Click here to read the article.

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Everybody Hurts Sometimes: But Is Insurance Available to Compensate That Pain?
May 11, 2018 | Insurance Coverage

From efforts to curtail cyber-bullying, to the creation of safe spaces, protecting individuals from mental injury is now mission critical. Every day, lawsuits are filed by individuals seeking damages for conduct that has resulted in mental injury. Not surprisingly, the targets of these lawsuits have turned to their insurers to defend and indemnify them against

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Driving Miss Lohan? Not According to the New York Court of Appeals
April 19, 2018 | Intellectual Property

Lindsay Lohan was not pleased with the alleged use of her likeness by Rockstar Games as an avatar in its Grand Theft Auto V video game. In her lawsuit against the game company, Lohan claimed that: (1) an avatar named “Lacey Jonas” that appears in the video game so resembled her that the avatar qualified

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Parental Advisory®? The Future of Trademark Registrations Post Tam
March 22, 2018 | Intellectual Property

Michael C. Cannata and Frank M. Misiti have published an article in USLAW Magazine entitled,” Parental Advisory®? The Future of Trademark Registrations Post Tam.”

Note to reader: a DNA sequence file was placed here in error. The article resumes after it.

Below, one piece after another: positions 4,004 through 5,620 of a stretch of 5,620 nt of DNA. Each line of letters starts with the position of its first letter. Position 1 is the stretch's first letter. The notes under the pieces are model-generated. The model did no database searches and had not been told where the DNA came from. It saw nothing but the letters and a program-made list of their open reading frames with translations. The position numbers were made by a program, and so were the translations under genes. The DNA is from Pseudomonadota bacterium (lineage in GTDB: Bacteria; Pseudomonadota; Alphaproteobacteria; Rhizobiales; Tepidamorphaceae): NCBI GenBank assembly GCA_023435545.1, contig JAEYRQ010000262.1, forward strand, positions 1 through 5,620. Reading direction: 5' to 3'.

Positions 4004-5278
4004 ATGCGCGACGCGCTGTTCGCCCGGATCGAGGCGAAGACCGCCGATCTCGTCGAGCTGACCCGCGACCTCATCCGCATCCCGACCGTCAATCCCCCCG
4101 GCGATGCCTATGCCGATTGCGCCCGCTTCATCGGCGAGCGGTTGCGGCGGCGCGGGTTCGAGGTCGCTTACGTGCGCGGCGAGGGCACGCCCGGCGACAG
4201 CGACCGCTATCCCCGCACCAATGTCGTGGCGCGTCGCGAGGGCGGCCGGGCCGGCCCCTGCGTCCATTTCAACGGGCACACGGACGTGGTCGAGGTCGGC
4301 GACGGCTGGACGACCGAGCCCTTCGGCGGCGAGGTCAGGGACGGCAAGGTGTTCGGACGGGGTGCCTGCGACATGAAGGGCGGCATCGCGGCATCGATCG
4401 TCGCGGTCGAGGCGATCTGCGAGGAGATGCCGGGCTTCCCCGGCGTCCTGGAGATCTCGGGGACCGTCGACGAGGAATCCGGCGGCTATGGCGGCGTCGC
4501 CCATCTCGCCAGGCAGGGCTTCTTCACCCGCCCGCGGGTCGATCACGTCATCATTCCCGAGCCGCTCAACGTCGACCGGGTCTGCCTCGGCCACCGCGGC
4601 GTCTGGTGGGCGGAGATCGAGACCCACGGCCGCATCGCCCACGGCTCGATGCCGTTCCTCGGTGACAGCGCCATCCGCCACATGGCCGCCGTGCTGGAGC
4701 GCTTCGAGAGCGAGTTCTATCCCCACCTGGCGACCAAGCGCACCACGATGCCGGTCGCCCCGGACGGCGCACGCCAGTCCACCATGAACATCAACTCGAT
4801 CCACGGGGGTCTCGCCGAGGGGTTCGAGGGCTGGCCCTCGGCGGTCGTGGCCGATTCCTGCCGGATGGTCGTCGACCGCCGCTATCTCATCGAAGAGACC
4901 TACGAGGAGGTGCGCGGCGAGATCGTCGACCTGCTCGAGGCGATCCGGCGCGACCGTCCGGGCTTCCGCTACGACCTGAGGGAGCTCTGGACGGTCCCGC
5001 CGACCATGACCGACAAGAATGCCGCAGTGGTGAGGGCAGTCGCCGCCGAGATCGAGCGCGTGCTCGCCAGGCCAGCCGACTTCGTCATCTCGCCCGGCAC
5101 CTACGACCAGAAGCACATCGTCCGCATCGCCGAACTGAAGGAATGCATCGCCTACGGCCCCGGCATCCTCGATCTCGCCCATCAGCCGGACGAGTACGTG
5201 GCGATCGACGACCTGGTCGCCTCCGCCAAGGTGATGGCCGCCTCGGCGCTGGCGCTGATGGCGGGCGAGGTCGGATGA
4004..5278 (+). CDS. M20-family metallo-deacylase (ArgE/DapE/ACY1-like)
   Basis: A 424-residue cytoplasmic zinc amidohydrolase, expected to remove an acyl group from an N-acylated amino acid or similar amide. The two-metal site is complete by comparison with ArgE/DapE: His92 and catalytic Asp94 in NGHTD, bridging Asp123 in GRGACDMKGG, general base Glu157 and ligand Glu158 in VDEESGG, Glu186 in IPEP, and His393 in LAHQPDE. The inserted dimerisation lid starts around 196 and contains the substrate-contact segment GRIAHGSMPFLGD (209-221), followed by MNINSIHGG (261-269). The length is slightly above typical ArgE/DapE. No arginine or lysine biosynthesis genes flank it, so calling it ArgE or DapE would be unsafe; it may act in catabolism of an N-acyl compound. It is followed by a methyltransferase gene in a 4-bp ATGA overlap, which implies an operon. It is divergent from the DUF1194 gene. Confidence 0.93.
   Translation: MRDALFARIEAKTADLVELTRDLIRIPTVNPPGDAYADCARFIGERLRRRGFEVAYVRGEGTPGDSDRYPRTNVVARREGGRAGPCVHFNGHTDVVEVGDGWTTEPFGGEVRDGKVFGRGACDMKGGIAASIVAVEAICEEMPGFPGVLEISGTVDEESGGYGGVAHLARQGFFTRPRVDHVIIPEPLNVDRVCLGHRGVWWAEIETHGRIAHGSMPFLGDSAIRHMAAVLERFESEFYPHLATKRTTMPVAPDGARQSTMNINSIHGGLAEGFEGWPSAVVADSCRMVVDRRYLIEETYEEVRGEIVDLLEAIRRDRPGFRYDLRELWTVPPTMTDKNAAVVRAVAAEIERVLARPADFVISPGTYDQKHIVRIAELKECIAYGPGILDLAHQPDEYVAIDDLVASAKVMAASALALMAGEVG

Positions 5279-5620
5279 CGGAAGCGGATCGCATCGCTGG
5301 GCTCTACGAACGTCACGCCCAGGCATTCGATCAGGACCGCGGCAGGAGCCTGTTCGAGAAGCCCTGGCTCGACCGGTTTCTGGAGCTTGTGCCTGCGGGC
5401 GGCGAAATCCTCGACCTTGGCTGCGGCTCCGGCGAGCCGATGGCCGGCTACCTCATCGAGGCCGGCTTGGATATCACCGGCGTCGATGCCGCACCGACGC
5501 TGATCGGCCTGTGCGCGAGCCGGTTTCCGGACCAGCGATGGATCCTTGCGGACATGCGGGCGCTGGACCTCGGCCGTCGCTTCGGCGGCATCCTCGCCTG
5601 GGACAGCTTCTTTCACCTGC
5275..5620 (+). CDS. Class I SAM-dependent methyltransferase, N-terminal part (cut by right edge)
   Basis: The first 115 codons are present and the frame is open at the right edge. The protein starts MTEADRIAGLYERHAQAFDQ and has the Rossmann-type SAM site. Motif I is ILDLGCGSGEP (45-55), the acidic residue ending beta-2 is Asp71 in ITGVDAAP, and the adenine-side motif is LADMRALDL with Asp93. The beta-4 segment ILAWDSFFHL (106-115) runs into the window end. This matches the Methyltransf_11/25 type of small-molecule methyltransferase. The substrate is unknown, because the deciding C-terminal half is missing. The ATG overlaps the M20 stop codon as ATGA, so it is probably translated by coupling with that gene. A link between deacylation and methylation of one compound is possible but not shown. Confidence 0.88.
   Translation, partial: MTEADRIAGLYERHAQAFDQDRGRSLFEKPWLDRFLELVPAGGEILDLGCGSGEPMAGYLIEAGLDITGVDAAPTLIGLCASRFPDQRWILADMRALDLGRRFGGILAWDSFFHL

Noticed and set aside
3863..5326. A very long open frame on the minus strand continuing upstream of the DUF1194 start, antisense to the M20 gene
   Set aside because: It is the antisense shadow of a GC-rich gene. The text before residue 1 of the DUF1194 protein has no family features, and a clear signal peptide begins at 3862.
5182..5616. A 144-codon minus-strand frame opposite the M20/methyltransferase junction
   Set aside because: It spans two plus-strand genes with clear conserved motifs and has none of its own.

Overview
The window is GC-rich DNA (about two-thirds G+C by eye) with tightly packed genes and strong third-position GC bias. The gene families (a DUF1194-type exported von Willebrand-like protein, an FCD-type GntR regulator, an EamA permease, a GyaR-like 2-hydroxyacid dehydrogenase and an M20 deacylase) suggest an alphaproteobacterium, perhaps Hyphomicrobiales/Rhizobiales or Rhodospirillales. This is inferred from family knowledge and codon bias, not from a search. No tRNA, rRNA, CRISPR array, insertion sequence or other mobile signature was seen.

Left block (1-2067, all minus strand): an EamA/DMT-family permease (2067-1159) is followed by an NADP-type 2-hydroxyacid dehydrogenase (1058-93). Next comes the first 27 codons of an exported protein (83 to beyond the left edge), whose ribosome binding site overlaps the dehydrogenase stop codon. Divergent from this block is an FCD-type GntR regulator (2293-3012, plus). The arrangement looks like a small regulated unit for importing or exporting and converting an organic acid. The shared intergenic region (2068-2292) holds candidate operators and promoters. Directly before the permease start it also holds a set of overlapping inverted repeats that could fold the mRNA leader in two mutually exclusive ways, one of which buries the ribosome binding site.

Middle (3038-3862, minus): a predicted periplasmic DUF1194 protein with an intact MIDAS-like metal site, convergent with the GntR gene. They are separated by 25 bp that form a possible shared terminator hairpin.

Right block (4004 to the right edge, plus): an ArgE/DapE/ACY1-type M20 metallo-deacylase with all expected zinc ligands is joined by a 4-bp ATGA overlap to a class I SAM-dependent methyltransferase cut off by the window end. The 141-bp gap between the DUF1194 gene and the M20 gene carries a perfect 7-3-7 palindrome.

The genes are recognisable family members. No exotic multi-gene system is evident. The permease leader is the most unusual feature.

Click here to read the article.

All rights reserved. Reprinted with permission from USLAW.org.

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The Ties That Bind: Second Circuit Rejects Trade Dress for Plastic Bag Closures
December 18, 2017 | Intellectual Property

Businesses must give careful consideration to ensuring that their trade dress is not functional.  A determination of functionality is fatal to any claim that a product contains a protectable trade dress.  In Schutte Bagclosures, Inc. v. Kwik Lok Corp., 699 F. Appx. 93 (2d Cir. 2017), the Second Circuit recently underscored the importance of functionality

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SCOTUS: Provision Barring Registration of Disparaging Trademarks Unconstitutional
June 19, 2017 | Intellectual Property

It has been a long road for Simon Tam and his bandmates in the rock group “The Slants.”  Back in November 2011, Tam filed a trademark application for THE SLANTS for use in connection with “entertainment in the nature of live performances by a musical band.”  In doing so, Tam hoped to reclaim the otherwise

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The Eagles Refuse to Take It Easy on Alleged Infringer
May 17, 2017 | Intellectual Property

Like The Dude from The Big Lebowski, the “Hotel California,” located on the Baja Peninsula in Mexico, is likely no longer a fan of The Eagles.  Earlier this month, the iconic classic rock band filed suit against the hotel in the U.S. District Court for the Central District of California seeking to take it to